Franz Ferdinand occupy a curious position in music at the moment, namely that they're blamed for the raft of copycats and watering down wastrels that have followed in their sharp pressed, clean guitar attack footsteps. Nobody blames the Beatles for Freddie and the Dreamers; the Stone Roses were not chased out of town by folk waving placards of Northside, yet Tonight has been greeted with something of a resigned air. Maybe it's just bad timing what with the overriding press line currently being "landfill indie is dead, indie guitars are out, bring on a phalanx of girls with synths who've heard When Doves Cry/Slow/Only You", but given it was Franz who gave this stuff, along with a truckload of aphorisms and a whole new attitude that unlike many of their disciples successfully married the worlds of outsider acceptance and commercial potential, to the world. OK, reintroduced it technically. All the same, the air of Tonight shies away from the sound of You Could Have It So Much Better, which in retrospect while certainly not a bad album - more prone to filler and neutral gear than the still fine if much thinner than you remember it being debut but with its share of likeable barnstormers, Do You Want To not included - was broadly the same as said debut but toughened up not so much for the clubs as for the ampthitheatres. It's how far away it shies that's the issue.
Famously, Alex Kapranos wanted to make girls dance. That he still tries to do. He's always given the impression that Franz Ferdinand wouldn't specifically be anchored to this jerky punk-funk/post-punk thing, though, and while we're not going to go through the attempted production and style permutations as every piece you read about this album spends most of its length dredging back through it all you'd expect the band to subtly shift their dynamic into new shapes and areas. We're not sure the opener and single quite manages that, Ulysses essentially just a not too far from Kaiser Chiefs big stomping radio chorus attached to this:
And another thing - while we're eschewing what the album nearly was, it's worth reminding ourselves that Ulysses was the title of the song visitors to a London art gallery in late 2007 were invited to add their own interpretation of the drum track to. So much for the artsiness of artifact.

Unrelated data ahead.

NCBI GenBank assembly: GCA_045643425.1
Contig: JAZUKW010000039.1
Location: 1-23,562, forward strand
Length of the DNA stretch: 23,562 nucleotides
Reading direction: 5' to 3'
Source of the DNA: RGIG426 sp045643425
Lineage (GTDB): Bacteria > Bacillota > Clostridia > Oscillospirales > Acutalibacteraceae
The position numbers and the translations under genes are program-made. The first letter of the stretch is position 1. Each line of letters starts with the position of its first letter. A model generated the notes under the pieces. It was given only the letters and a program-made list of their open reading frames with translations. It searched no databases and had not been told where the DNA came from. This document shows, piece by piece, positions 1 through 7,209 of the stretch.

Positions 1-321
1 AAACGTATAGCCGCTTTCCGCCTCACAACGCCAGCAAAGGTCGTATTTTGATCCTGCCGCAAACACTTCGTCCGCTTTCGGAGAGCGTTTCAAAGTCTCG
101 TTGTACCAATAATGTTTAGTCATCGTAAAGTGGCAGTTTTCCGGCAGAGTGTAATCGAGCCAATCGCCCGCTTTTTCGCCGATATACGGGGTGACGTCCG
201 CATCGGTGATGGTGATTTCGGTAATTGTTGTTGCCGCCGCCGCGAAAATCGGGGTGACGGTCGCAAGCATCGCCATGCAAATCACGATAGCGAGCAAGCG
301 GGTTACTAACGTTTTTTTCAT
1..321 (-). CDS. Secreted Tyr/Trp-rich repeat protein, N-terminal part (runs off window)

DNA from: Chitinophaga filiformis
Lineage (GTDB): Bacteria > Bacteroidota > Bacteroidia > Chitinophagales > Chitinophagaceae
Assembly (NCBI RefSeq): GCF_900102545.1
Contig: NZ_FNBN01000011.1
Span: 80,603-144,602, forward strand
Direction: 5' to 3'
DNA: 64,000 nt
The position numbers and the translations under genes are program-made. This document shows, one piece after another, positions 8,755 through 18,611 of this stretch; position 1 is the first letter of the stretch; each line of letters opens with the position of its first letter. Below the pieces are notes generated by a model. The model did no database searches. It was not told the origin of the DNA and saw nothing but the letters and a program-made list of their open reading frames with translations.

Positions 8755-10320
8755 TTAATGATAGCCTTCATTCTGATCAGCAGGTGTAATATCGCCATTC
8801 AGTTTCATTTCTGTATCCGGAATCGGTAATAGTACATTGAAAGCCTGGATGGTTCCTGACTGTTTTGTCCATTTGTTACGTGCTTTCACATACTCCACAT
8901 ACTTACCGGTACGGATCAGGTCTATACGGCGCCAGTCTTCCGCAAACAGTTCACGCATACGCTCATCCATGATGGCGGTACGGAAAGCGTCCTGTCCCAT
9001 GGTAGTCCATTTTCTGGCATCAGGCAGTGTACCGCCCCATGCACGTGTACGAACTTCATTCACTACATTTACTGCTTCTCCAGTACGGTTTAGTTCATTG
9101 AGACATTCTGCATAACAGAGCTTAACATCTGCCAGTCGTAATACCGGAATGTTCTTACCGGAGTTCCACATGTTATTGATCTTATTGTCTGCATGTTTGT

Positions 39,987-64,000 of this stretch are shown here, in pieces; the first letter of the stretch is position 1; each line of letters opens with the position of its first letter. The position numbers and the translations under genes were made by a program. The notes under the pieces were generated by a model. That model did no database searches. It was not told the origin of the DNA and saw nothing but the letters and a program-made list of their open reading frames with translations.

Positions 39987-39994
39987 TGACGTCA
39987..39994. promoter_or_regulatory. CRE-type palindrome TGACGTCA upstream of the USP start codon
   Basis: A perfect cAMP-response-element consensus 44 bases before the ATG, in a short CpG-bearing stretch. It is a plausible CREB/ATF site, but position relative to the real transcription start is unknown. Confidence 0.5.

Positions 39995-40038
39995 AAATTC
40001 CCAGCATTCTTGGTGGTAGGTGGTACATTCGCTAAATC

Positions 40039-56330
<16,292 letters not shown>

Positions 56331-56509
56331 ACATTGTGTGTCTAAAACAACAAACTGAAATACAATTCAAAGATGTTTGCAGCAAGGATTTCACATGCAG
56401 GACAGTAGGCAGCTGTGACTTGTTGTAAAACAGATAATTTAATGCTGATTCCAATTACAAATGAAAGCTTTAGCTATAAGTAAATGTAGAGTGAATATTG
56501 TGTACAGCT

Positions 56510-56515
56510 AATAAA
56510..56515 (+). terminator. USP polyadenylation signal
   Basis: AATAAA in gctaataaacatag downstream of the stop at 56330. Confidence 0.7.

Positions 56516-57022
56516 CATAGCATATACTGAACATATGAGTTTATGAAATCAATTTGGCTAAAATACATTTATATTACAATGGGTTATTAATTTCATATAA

As for the rest of it... well, after Ulysses comes Turn It On, mooted as far back as the gigs introducing songs that ended up on You Could Have It So Much Better as the big synth track but, well, a big glam production, a hint of whirring synth, an attempt to eke out a Stooges riff at the end. Then No You Girls boasts a cocksure strut, a stalking bassline and a coy lyric before a huge repetitive chorus. Common to both, the gnawing feeling we've done all this in this band's company. Send Him Away tries at raga-like bouncing rhythm and then forgets to do anything with it so chooses to lapse back into what we're now calling That Chorus Style. Already there's no impression they've constantly tried to challenge themselves beyond getting some more analogue keyboards in just when we wanted them to redefine what Franz Ferdinand at heart are, like a self-appointed art school dandy band is supposed to. The art-pop for dancing girls thing done, this third album coming at a time when they need to prove themselves in the face of dwindling critical and commercial potential. Instead, more off-beats, more major key choruses, more lyrics about lust and nightclubs, more filler, more moments that should impress more than they do. It's like they didn't get the message about how pop isn't a dirty phrase any more. Why does Bite Hard sound so much like it's going to really take off and take the floor with it when it's clear it's going to lapse back into rote arch four to the floor, and sure enough it does?
There are better moments. What She Came From has the four-four beat and That Chorus but is slinkier, smarter in its lyrics because Kapranos isn't trying to rise above everyone else and just goes for the growling jugular, before even the band get bored after three minutes and embark on just racing each other to collapse at the finish. Live Alone is literally something from the first album we can't immediately place sped up and given a glitterball to hold above themselves. Finally, three tracks from the end, the band break out of their self-imposed box. The first is the least likely. Lucid Dreams sub-B-side quality in its initial version released quietly to radio last year, has had a radical makeover, much darker, backed by synth squelches and shorn of any desire to be sung along to with fists aloft by beery blokes at Reading. Then, two verses in, it turns into its own remix, full of dark bass plunges amid fragments of vocals and shards of guitar solo, then does away with everything that came before and heads deep into industrial house hell. Dream Again's pretty spacewalk burbles and tinkles are Brian Eno-like, either ambient-wise or in the slower moments of his indispensible first four solo albums, in its balladic construction, before Katherine Kiss Me is a pretty, personalised ballad reminiscent of nobody so much as James Yorkston.
And that just shows the rest up - even if it doesn't all have to be so outre, by this stage you feel that given where they came from they should be more comprehensively altering perceptions through textures and indoctrinating styles with further ideas. Until the last quarter, Tonight is an album that doesn't have the courage of its convictions so retreats back to where it feel safest, to what FM rock radio now constitutes in Britain. Franz Ferdinand, we thought you were far better than this.